A few weeks ago, I was talking with some of the 8th grade parents about the upcoming Mystery Trip. And it’s gonna be a great Mystery Trip. But I was talking to the parents and I asked what they thought if the kids did some service in the middle of the trip or, at least, to donate some of the money to a good cause and not to spend it all on ourselves.
Someone said to me, “Father, these kids deserve a good mystery trip. They’ve worked hard all year and have given to the poor. They’ve earned this trip.” I don’t doubt that you have. I know you’ve worked hard.
But this made me think a few things. First, if we have not taught you that service is good and should be sought out at all times—and not just when you are doing a Confirmation project—then we have failed in our duty to teach you right. Isn’t it really true that it is in giving that we receive?
Doing service—no… Doing our duty… is something that we should do even if we get no reward from it. We do something kind not because we get a “thank you” for it, but because we know it is the right thing to do. And good people do the right things—no matter what happens afterwards.
You come here to school and do your work. Why should we reward you for something that you should already be doing? Why rewards for doing our duty? That’s the Entitlement Culture.
Awards don’t go to marines who clean their guns well. Awards go to marines who go beyond the call to duty and enter into the face of danger. Awards aren’t given to people who show up and do their job. Awards are given to people who go beyond their job description and contribute an achievement beyond they receive a paycheck for. That our culture gives awards for attendance and for virtues that we should, as Christians, be exhibiting bespeaks our culture’s fall from Christianity.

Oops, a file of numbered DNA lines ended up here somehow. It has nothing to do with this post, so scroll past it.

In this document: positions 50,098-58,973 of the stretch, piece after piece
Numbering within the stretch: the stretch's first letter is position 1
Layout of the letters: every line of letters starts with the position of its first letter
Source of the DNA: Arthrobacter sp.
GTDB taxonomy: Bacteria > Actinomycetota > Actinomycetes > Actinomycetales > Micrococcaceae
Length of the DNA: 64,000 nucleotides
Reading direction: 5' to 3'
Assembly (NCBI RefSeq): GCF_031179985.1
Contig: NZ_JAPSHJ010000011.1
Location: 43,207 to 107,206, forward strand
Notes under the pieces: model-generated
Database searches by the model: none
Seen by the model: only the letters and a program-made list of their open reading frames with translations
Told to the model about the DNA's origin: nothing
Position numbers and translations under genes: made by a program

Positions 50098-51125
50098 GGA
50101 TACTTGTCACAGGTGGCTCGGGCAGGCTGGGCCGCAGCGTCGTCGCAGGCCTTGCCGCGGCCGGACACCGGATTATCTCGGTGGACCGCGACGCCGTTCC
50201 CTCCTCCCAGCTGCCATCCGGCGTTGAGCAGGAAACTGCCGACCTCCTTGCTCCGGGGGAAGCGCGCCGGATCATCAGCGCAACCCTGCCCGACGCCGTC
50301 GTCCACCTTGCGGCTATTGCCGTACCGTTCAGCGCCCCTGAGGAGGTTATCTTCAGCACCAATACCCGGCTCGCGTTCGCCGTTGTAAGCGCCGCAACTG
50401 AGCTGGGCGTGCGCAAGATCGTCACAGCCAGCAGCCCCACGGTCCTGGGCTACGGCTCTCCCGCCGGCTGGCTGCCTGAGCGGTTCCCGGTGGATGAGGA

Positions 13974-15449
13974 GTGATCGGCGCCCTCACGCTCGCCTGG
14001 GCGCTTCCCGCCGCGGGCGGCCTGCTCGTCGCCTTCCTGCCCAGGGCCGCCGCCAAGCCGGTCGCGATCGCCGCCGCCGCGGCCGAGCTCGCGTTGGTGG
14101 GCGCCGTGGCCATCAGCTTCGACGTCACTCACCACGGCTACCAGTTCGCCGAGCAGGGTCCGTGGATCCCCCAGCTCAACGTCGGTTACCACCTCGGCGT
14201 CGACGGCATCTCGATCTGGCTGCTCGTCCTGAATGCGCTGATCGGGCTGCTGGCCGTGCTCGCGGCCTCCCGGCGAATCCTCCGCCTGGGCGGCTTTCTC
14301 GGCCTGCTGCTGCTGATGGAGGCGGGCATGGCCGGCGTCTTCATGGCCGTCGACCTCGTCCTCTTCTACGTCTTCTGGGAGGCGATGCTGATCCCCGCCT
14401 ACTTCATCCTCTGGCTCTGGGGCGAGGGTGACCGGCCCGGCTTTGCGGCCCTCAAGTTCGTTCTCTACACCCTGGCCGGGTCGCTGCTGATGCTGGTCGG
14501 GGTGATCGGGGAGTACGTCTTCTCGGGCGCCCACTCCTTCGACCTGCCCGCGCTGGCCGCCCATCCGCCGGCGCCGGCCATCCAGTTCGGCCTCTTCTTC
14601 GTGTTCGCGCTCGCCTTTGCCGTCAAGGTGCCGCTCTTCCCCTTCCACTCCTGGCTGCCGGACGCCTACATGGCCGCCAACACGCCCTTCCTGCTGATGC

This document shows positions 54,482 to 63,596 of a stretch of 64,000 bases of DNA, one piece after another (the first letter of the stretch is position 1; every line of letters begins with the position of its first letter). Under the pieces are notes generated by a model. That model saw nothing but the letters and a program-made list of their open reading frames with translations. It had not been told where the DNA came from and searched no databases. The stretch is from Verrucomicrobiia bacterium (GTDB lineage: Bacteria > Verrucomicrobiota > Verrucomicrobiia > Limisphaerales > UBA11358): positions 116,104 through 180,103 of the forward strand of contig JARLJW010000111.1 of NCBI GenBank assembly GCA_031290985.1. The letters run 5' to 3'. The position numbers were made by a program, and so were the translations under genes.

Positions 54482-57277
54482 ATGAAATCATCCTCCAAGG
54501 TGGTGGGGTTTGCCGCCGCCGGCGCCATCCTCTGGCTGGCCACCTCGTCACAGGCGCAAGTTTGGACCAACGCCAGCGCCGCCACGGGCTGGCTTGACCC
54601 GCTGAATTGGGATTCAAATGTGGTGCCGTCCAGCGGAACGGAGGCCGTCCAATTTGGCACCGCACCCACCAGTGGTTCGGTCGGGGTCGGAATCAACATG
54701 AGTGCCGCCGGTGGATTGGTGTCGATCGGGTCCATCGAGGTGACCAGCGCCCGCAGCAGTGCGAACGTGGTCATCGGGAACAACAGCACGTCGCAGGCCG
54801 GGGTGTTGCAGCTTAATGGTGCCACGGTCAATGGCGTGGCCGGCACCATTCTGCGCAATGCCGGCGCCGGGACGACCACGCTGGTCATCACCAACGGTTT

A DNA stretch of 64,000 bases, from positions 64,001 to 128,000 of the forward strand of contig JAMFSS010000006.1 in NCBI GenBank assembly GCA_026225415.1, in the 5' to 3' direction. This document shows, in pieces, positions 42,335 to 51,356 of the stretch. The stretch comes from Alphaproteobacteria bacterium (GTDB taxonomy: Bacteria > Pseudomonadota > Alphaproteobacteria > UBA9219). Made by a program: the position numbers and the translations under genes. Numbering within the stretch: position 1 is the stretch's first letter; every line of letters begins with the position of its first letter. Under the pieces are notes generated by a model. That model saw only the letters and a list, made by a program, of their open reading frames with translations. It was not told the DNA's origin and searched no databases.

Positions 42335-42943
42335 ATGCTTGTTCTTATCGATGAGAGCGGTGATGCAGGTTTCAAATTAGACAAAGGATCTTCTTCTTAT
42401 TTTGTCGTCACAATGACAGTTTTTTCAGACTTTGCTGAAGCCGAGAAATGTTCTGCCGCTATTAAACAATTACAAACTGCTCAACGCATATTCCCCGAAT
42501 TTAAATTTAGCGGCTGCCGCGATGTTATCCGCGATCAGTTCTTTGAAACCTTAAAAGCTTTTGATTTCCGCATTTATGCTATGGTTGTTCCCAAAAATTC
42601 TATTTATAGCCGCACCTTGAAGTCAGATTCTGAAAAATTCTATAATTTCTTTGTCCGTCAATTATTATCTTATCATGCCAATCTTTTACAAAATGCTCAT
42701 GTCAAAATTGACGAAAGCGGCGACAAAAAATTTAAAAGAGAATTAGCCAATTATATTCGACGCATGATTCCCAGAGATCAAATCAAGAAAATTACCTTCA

Yes, 8th grade, a Mystery Trip is not a reward for what you have done here at St. Joe’s. You receive a Mystery Trip because your parents love you. And that is—or, at least, it should be—the real reason.
Friends, if there should be someone who should receive a reward for what he did, it would be this guy *point to Jesus.* He went beyond his duty. Shouldn’t he receive the praise? Shouldn’t he receive our admiration and our emulation?
If the world was a fair world, then praise wouldn’t be given to us, it would be given to him! But it is unfair; so this hero is often forgotten. Praise is mumbled.

            A final thought: there is a fine line between entitlements and fulfilling one’s duty without expectation of reward.
            This past week, the Bishop of Wichita was made Bishop of Dubuque. I read into what this bishop had done in Wichita. Do you know what he did? He made Catholic education in Wichita free of charge. Practicing, active Catholics do not have to pay tuition to go to school.
            How is this possible? It is because each and every Catholic in that diocese sees it as their personal responsibility to give others a Catholic education. This is not an entitlement. This is our duty. We have a duty to pass on to others what has been bequeathed to us—and to pass it along all the better, with added shine and glory—not with added tarnish, stink, or destruction.